One year ago the #OscarsSoWhite controversy went mainstream amidst outrage over a second consecutive year with no nominees of color in the Academy Awards’ major acting categories. Will Packer, producer of “Straight Outta Compton,” said it was, “a complete embarrassment to say that the heights of cinematic achievement have only been reached by white people.” Stereo Williams wrote that the Academy’s members were undervaluing worthy films featuring people of color like “Creed” and “Beasts of No Nation.” The Academy of Motion Picture Arts and Sciences responded by inviting a record number of new filmmakers, actors, and craftsmen, 41 percent of whom were minorities, into their organization.
This week the 2016 Oscar nominations were announced with vastly different, but perhaps expected results. Six Black actors were nominated along with Indian actor Dev Patel, and three films featuring minorities―”Moonlight,” “Hidden Figures,” and “Fences”―made the final cut for best picture. Jada Pinkett Smith, who boycotted the Oscars last year, said she was now “very proud to be part of the artistic community.” The prevailing opinion is that though there is still more work to do, meaningful progress has been made. But has it?
Were the Oscars really so white before? Is Hollywood less racist than it was one year ago? Let’s start with the numbers.
Yes, the Oscars really were so white…
From 2006 to 2015 there were 200 nominees in the Oscars’ major acting categories. If the breakdown of Oscar nominations matched the demographic breakdown of the United States one would expect approximately 127 white nominees, 33 Hispanic nominees, 24 Black nominees, and 9 Asian nominees. The actual breakdown was 173 white nominees, 8 Hispanic nominees, 18 Black nominees, and 1 Asian nominee. The Oscar nominees were much whiter than the country as a whole, with whites garnering about 36 percent more nominations than the demographics would suggest.
Interestingly, Black actors were not too drastically underrepresented, getting about three quarters of the expected nominations. Other groups were much further behind. Hispanics had just one quarter of the nominations expected and Rinko Kikuchi’s nomination for “Babel” was the only nomination for an Asian actor. The hash tag is accurate. Critics who called the Oscars so white were spot on.
That’s not necessarily because of present day racism
But it would be simplistic to conclude that the glut of white Oscar nominees was primarily the result of overt racism from Academy members because it is easy to come up with alternative explanations for #OscarsSoWhite. Nominations may be skewed in favor of whites because most British people are white and well-trained British actors have received more than their share of prominent roles in recent years. Screenwriters may be writing leading roles for white actors because they’re predominantly white and they’re writing what they know. Studios may want established white stars in leading roles simply to minimize financial risk. All are plausible explanations that are not rooted in any desire to oppress people of color.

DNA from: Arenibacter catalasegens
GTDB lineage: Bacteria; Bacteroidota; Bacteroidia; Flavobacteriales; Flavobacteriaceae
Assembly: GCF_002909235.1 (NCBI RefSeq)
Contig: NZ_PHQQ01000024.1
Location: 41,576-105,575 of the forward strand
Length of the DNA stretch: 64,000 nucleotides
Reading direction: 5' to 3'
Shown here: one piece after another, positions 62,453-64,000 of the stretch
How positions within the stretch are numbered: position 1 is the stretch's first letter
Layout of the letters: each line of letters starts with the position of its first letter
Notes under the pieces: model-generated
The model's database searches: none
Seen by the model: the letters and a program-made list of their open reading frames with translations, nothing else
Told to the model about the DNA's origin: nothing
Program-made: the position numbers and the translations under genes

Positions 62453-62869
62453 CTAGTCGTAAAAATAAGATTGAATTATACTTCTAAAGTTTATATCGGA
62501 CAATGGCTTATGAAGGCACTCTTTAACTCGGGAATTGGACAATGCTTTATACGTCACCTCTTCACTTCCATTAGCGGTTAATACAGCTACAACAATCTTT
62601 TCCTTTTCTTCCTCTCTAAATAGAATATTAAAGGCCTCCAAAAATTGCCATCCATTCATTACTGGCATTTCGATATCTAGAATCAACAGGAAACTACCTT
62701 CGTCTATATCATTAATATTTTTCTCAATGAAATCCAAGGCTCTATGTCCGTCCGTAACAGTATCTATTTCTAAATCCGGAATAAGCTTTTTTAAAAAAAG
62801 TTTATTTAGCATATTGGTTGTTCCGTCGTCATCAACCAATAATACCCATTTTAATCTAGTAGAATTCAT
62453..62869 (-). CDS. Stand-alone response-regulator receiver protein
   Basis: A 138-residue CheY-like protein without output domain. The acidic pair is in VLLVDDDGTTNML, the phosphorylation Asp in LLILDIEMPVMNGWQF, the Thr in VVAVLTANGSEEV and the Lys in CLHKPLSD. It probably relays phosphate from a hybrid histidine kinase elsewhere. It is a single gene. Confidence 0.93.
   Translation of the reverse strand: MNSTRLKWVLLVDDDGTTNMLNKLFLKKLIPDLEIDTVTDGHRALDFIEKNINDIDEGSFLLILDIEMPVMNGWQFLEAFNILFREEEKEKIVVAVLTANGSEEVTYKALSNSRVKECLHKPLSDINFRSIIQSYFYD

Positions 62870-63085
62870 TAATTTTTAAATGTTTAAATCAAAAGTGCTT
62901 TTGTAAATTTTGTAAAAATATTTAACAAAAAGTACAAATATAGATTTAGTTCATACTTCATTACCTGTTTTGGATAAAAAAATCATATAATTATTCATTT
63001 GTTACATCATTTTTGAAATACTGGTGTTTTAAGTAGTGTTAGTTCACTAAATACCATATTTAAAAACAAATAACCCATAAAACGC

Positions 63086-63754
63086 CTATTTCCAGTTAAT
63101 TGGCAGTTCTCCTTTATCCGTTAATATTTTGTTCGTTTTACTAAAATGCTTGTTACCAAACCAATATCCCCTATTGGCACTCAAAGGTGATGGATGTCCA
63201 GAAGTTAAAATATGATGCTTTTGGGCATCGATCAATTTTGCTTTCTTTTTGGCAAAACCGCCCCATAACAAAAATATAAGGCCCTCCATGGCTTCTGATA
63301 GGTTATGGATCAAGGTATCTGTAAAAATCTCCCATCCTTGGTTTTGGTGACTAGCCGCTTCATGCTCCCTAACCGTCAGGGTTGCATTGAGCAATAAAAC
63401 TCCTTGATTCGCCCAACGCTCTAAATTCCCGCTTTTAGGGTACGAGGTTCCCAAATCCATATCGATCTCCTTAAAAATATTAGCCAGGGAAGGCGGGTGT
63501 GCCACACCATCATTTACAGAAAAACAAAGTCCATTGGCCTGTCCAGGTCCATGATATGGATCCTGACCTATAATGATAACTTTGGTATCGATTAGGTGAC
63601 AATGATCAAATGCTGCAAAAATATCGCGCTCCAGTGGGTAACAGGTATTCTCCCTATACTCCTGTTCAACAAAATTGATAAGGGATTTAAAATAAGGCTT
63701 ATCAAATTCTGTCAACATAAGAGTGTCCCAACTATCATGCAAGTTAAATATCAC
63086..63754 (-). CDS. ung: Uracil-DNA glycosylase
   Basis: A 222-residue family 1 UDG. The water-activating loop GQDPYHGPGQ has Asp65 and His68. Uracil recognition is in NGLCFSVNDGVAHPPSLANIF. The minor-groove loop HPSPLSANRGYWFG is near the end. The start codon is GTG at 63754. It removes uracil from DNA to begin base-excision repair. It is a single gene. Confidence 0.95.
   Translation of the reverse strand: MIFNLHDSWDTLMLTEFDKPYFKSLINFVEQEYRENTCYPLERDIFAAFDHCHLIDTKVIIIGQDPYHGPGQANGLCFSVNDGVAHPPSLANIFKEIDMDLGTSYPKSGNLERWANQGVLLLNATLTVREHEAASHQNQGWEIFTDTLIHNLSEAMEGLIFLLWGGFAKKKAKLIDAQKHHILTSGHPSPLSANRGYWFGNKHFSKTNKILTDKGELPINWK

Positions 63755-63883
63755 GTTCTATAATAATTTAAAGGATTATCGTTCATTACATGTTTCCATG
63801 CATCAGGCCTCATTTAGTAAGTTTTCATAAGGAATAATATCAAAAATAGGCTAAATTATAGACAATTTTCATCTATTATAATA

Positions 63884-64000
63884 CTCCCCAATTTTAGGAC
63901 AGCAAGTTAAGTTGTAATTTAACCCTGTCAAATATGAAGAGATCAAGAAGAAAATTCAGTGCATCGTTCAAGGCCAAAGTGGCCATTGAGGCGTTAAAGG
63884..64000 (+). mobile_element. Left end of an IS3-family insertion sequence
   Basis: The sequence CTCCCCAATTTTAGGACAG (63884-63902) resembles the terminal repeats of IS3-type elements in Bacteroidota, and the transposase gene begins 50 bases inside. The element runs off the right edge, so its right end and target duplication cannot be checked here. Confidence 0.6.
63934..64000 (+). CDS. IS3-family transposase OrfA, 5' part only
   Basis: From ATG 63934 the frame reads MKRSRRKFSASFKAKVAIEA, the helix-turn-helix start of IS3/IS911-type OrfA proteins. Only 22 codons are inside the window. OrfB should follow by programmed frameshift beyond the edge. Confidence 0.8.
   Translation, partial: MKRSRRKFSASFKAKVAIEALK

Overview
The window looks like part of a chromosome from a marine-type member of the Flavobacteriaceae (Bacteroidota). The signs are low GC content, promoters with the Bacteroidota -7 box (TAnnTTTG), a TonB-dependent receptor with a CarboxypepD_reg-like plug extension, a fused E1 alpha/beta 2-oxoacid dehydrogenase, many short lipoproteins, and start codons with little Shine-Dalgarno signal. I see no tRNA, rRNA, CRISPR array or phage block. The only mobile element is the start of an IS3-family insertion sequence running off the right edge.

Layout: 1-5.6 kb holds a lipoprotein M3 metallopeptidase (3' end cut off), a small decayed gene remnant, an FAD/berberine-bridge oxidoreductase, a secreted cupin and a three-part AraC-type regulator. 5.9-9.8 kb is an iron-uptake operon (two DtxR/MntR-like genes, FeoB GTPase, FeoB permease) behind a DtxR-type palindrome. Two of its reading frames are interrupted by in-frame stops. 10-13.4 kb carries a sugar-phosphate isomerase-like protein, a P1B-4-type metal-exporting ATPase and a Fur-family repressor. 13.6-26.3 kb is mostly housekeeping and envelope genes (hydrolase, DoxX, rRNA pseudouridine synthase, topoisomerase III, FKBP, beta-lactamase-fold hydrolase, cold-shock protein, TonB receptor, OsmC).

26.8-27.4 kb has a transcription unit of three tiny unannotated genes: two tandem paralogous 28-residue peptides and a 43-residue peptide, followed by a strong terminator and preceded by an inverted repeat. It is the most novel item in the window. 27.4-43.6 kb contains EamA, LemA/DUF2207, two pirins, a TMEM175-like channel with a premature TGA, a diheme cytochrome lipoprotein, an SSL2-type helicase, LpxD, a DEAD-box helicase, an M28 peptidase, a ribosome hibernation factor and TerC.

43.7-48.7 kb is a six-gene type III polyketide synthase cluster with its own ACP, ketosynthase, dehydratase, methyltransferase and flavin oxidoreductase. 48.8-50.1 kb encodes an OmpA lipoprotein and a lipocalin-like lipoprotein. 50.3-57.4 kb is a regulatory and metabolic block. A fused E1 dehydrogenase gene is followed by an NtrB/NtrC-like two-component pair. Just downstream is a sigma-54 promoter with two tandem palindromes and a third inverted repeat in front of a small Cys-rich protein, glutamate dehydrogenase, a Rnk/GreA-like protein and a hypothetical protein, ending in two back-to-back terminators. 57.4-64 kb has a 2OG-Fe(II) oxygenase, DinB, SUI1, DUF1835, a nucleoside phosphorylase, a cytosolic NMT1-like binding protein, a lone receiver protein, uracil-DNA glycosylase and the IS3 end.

But the most plausible explanation for why people of color are “behind” in the film industry is the same reason they are behind in many other professions—this country’s legacy of racism gave white people an enormous and unfair head start. Hollywood in particular is filled with legacies. Sons and daughters of actors, directors, and studio moguls benefit from their parents’ success and connections. Furthermore, entertainment is an impractical, arguably indulgent profession—one that affluent people with a financial safety net or abundant free time can more easily pursue.
Years of predominantly white Oscar nominees are undoubtedly the result of some type of racism, but it is more likely that the inequity stemmed from our country’s reprehensible history of racism than from some racist Academy members. If I had one criticism of #OscarsSoWhite other than the fact that it is pretty difficult to sympathize with Will Smith, it is that the anger was focused too much on the symptom—a lack of Oscar nominations—when it should have been directed at the underlying causes. Until we more effectively address racial disparities in income and education, professions are going to reflect those pervasive inequalities.
So while this year’s Oscar nominations may look like a victory for people of color, the more important, less sexy battles still need support. Hopefully the same stars who were outraged by last year’s Oscar nominations will continue to fight for critical progress where it really matters. Who knows what might happen if #GoodSchoolsSoWhite got as much attention as #OscarsSoWhite did.